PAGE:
You don’t have to be a marathon runner or a triathlete. Moving your body some is better than not moving it at all. We should all aim for at least 30 minutes a day of moderate activity and try to limit our time spent sitting. Being physically active doesn’t mean it always has to feel like exercise. Find activities you enjoy and do them.

Tips for Better Work/Life Balance

As a wife, mother, and someone who works full time it seems like I am always on the go. I often wonder how families make this work and think about all of the things we do to fit it all in – and we only have one child! Juggling schedules can be tricky. If you’re lucky, your place of employment offers a flexible work schedule, so you don’t have to be there from 9-5, and you may even be able to work at homes at times. This helps, but how do you make sure that you have time for you and the people who matter most to you in your downtime. WebMD posted an article back in 2013 with five tips on how to do this. For the complete article go to: http://www.webmd.com/health-insurance/protect-health-13/balance-life?page=1 . Here’s a quick recap:

  1. Build downtime into your schedule.

When you plan your week, make sure to pencil in quality time with your family and friends or schedule an activity that helps you to recharge, like a massage. These activities can give you something to look forward to during the week.

  1. Drop activities that sap your time or energy.

If there are activities that fill up your time or people in your life that bring you down, don’t waste your time on these activities or relationships. Social media can be a huge time sink as are negative people in your life.

  1. Rethink your errands.

Household chores and errands are time consuming. My husband and I already divide the errands in our house. For example, he does the grocery shopping, and I do the laundry. If one of us cooks, then the other one does dishes. I often spend a whole day (or at least a morning) cleaning house and have considered hiring someone to clean so I can spend more time doing things I enjoy. WebMD lists some other ways you can outsource some of these tasks:

  • Order your groceries online and have them delivered. Check out http://www.peapod.com/ !
  • Hire a neighborhood kid to mow your lawn.
  • Have your dry cleaning picked up and dropped off at your home or office.
  1. Get moving.

Although it’s hard to fit exercise in when life is crazy, getting regular exercise can actually increase your energy levels so you are better able to keep up with all the activities. I always tell people to put it on your calendar and treat it like a meeting. Also, pick a time a day that you are more apt to do it. I’m a morning person, so I get up at 4:30 or 5am on some days. I also bike to/from work a couple of times a week. Whatever it is you do, make sure you enjoy it.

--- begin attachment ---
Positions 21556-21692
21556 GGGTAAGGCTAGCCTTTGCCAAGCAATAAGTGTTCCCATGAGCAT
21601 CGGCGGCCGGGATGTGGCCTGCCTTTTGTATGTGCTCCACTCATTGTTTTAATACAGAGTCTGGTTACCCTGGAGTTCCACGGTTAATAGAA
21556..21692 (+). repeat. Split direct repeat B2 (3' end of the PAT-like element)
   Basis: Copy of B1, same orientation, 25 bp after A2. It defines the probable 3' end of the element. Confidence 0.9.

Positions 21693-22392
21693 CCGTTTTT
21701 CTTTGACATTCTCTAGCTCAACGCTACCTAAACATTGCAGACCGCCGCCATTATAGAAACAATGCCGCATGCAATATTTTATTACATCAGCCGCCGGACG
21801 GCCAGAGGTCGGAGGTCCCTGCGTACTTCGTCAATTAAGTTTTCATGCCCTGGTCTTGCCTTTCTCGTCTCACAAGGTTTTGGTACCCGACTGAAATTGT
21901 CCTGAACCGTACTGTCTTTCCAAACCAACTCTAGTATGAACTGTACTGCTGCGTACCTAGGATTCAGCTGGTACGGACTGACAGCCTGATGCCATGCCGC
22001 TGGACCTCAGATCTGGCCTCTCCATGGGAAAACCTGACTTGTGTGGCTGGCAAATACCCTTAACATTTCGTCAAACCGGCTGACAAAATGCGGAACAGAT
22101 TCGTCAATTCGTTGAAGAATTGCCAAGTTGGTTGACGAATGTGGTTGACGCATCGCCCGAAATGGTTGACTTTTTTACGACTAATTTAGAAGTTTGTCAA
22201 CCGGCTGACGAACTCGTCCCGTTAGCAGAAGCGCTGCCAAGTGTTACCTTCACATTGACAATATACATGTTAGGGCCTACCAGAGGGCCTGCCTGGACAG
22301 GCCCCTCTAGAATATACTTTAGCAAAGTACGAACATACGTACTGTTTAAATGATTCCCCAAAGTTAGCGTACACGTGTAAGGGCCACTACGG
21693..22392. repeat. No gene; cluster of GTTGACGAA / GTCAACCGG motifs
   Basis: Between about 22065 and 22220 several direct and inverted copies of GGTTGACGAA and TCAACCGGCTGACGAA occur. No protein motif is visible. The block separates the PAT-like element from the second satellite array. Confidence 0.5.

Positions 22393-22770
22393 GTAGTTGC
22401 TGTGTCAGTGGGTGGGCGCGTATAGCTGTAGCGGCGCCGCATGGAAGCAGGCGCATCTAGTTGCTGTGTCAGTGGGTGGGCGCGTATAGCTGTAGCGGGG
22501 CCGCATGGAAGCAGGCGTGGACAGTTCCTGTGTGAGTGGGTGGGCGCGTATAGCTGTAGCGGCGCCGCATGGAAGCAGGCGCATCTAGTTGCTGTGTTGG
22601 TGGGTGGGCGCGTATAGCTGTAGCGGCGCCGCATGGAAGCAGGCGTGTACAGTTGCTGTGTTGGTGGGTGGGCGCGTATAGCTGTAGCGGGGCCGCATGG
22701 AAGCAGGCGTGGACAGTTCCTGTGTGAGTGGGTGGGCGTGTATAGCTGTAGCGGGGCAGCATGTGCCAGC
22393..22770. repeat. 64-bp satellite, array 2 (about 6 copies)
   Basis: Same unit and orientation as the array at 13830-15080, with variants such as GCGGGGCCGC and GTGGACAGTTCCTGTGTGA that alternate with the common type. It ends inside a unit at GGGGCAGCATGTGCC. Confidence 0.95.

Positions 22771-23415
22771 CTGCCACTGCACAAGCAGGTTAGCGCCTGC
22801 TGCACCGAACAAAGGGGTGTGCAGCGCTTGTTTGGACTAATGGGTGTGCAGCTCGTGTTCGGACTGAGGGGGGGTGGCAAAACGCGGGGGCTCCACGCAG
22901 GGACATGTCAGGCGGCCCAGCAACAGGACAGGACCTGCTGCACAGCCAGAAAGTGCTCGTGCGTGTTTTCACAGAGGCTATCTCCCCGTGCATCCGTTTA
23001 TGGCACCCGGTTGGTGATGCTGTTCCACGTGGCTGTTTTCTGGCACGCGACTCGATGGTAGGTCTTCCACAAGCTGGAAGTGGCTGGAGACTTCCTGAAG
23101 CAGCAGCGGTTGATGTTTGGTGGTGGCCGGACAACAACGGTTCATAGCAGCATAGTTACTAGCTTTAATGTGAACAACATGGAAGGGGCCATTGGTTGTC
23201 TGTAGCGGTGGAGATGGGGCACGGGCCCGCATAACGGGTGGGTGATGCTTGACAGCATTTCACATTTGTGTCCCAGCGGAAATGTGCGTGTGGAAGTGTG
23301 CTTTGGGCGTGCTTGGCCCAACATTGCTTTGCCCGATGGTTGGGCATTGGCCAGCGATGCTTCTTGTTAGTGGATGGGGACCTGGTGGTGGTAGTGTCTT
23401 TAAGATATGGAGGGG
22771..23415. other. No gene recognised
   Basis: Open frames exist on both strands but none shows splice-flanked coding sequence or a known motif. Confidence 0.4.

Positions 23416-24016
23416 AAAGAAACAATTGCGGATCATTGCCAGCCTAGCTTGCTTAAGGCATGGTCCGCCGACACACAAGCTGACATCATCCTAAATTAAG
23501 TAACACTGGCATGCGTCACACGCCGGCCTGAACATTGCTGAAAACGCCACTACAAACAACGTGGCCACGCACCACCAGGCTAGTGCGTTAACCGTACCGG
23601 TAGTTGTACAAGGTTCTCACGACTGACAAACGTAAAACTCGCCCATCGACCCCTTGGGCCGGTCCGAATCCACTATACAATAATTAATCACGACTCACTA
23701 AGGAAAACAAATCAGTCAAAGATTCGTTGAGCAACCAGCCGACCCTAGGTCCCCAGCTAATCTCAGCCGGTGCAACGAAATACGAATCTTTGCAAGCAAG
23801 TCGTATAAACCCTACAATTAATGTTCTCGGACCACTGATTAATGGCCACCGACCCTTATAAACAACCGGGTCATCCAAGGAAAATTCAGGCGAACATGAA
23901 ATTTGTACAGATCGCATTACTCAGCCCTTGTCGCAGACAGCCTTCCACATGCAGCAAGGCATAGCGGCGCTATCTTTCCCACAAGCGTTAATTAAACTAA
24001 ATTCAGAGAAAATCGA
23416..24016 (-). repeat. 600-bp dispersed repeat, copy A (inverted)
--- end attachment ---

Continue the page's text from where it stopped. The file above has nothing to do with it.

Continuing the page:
1. Remember that a little relaxation goes a long way.

Although we’d all like to change our behaviors overnight, it’s important to remember to set realistic goals, make changes slowly, and take time for you. Changing behaviors doesn’t happen overnight. Think about what you want your priorities to be and start with some small changes that you can do to make that happen. Take time to relax and clear your head to help reduce stress as well.

Summer Sun

Summer is here, and with that brings more outdoor time in the hot sun. Although sun exposure to some extent can be good for us, when it comes to helping us make Vitamin D, too much time in the sun without protection can be harmful. According to the American Cancer Society, skin cancer is the most common type of cancer. Each year there are 3.5 million skin cancers diagnosed in the United States, which is more than all other cancers combined.

So how do we protect ourselves and our families? Well, there are several steps that can be taken to help decrease your risk of skin cancer. First, you should use a broad spectrum sunscreen that has at least 30 SPF to protect against both UVA and UVB rays. Don’t skimp on the application either! One ounce, about a palmful should be used to cover your legs, arms, neck, and face. Use more to get your ears and feet and any other exposed skin. Reapply every two hours or sooner if you are in and out of water. Make sure to check the expiration date on your sunscreen as well. Throw it out if it is 2 years or older. Another step you can take is to wear a hat. This is especially important if you have thinning hair or are bald. Make sure to protect your eyes too by wearing sunglasses. If you are spending all day outside, spending some time in the shade or covering up during the day is wise, especially between 10am to 4pm. And, although we all want a golden tan, tanning beds and lamps should not be used.

No one is immune to skin cancer, but you’ll need to take extra precautions if any of the following apply to you:

  • You have natural blonde or red hair
  • You have freckles
  • You have fair skin
  • You have a lot of moles, or large or irregularly shaped moles
  • You have had a lot of sunburns and burn before tanning
  • You have a condition that lowers your immune system
  • You have had skin cancer before
  • You have a family history of skin cancer, especially melanoma
  • You spend a lot of time outdoors
  • You live or travel to hot climates or high altitudes
  • You take medications that make you sensitive to light

Learn more at http://www.cancer.org/cancer/skincancer/index.

Cutting Out Sugar

Our bodies are addicted to sugar. We don’t just want it, we crave it, need it. Cutting back sugar can greatly change your diet, and it eliminates foods you may not even expect. In a class I took here at Marquette, sugar addiction was compared to many illegal drugs and found to be more addictive. You wouldn’t expect it to be as dangerous as cocaine, heroin or other drugs, however, it may be. Think of all the negative risks of craving foods when we do not need them. Obesity, diabetes, and heart disease kill enormous numbers of people in the US every year, and could all be the result of dietary dangers.